In the first scenario, where electronic cigarettes are banned or outlawed altogether, the intended goal of people switching back to cigarettes will be successful. However, there are several other unintended consequences that will result from such a prohibition. First, making electronic cigarettes illegal will serve to make users, particularly younger ones, want them more. University of California, San Francisco professor, Stanton Glantz, who specializes in tobacco control, states that casting cigarettes as an adult activity makes their appeal much greater, as it is seen “as one of the few initiations into the adult world.” The same holds true with alcohol, and the same will hold true for electronic cigarettes. The notion of “you want what you can’t have,” is a natural human psychological response that has been demonstrated time and again through the course of history. To contemplate this would not also be the case with electronic cigarettes would be ludicrous.
Moreover, a complete ban on vaping would simply open the door to a widespread black market, thereby completely eliminating any form of control or oversight by any government agency. Similar to alcohol prohibition of the 1920s where alcohol sales were left in the hands of organized criminals and bootleggers, electronic cigarettes would simply be pushed into an underground market left in the hands of those willing to risk the penalties associated with it. Turning the electronic cigarette industry into a black market activity will result in much poorer quality devices, and will eliminate the tax revenues generated from their sales altogether as well. The vaping industry has been the single fastest-growing segment of the economy for the past several years. Outlawing them or even overregulating them will drive this thriving industry away from the United States, as has been witnessed with virtually all industries since the 1970s.
The second likely scenario regarding the future of electronic cigarettes is that they will be regarded as tobacco products, thereby allowing them to be taxed as such. As a tobacco product, electronic cigarette sales will also be included in the MSA, thereby increasing the amount of money paid to the states by big tobacco companies. This is the most likely outcome, which although is unfair to vapers, is still better than banning them altogether. Reusable vaping hardware, such as batteries, MODs, clearomizers, and coils will likely not be included; however, disposable ecigs and e-liquid will most certainly be taxed as tobacco products. Treating electronic cigarettes as tobacco products would bring them under the rule of the Food and Drug Administration (FDA). Although, while the official message will be that FDA oversight will equate to higher quality control and safer products, this is not at all what the actual outcome will be. Meeting FDA standards will be so expensive that the vast majority of independent e-liquid producers will be priced out of the market. The companies that will be left will be the large tobacco companies, such as Lorillard and Altria, who have the resources necessary to meet stringent FDA regulations. This will essentially kill the innovation, growth, and ingenuity the vaping industry has enjoyed thus far. The same would hold true if electronic cigarettes were to be declared smoking cessation devices. The requirements that need to be met for FDA approval of smoking cessation devices are extraordinarily expensive and time-consuming, making it virtually impossible for anyone other than corporations with deep pockets to participate in the market.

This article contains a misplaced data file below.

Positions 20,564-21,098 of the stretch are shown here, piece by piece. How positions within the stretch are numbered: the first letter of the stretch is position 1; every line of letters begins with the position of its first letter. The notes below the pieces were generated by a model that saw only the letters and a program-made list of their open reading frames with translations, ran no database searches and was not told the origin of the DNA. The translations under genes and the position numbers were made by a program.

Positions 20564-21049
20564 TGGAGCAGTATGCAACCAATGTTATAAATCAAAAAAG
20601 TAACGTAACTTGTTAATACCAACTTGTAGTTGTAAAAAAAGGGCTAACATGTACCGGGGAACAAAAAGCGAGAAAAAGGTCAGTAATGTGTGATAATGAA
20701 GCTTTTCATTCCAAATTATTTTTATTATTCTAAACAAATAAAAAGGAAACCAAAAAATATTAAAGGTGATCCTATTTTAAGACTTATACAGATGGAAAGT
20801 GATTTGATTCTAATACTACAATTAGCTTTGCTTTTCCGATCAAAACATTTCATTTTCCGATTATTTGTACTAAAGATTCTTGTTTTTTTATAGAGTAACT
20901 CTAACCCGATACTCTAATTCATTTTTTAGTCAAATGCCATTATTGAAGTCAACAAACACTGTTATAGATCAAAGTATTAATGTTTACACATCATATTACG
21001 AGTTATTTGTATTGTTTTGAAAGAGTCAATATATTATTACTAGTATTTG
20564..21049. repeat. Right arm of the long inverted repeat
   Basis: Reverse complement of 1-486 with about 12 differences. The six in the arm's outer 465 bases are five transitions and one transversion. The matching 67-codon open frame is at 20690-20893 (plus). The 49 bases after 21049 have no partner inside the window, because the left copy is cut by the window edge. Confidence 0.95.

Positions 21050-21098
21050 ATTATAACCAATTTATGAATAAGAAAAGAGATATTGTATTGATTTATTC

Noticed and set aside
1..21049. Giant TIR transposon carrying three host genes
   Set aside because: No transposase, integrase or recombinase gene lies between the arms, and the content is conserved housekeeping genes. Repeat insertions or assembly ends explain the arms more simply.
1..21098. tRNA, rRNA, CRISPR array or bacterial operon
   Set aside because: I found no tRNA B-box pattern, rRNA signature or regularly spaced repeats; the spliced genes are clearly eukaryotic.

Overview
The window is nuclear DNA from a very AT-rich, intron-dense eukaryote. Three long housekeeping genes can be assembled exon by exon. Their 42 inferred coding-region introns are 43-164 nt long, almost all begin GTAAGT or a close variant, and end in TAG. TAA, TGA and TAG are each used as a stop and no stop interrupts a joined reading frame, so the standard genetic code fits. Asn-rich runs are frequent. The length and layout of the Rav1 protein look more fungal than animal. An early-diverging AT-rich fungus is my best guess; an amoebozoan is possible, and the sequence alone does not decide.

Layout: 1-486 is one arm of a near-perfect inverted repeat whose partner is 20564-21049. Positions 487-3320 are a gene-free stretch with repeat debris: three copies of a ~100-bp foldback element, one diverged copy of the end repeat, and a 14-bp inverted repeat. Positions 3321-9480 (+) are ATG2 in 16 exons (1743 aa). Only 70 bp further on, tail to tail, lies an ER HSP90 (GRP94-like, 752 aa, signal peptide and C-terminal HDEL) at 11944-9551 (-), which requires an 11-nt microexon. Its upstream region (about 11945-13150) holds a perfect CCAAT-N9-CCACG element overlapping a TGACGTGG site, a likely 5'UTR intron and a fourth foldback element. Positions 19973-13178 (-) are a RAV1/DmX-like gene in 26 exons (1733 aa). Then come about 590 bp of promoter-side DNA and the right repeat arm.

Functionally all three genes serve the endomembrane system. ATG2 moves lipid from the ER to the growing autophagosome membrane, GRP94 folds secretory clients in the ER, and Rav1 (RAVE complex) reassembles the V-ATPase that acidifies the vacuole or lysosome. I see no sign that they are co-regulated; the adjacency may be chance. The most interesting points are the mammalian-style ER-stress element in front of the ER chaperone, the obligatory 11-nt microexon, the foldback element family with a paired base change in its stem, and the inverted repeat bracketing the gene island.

Regardless of the ultimate fate of the electronic cigarettes industry, there is no doubt that the opponents of vaping are not taking their position based on their care for public health. Their intentions are solely monetary, and are in a position where their role as lawmakers to protect their citizens conflict with their financial interests. This struggle has led to misinformation and an overreach of their powers in an effort to reduce the likelihood of having to answer for their monetary missteps. It is up to all citizens, vapers or not, to speak up. Even those who do not engage in the act of vaping should take action, as it is only a matter of time until another industry is destroyed due to the interests of our self-serving government officials.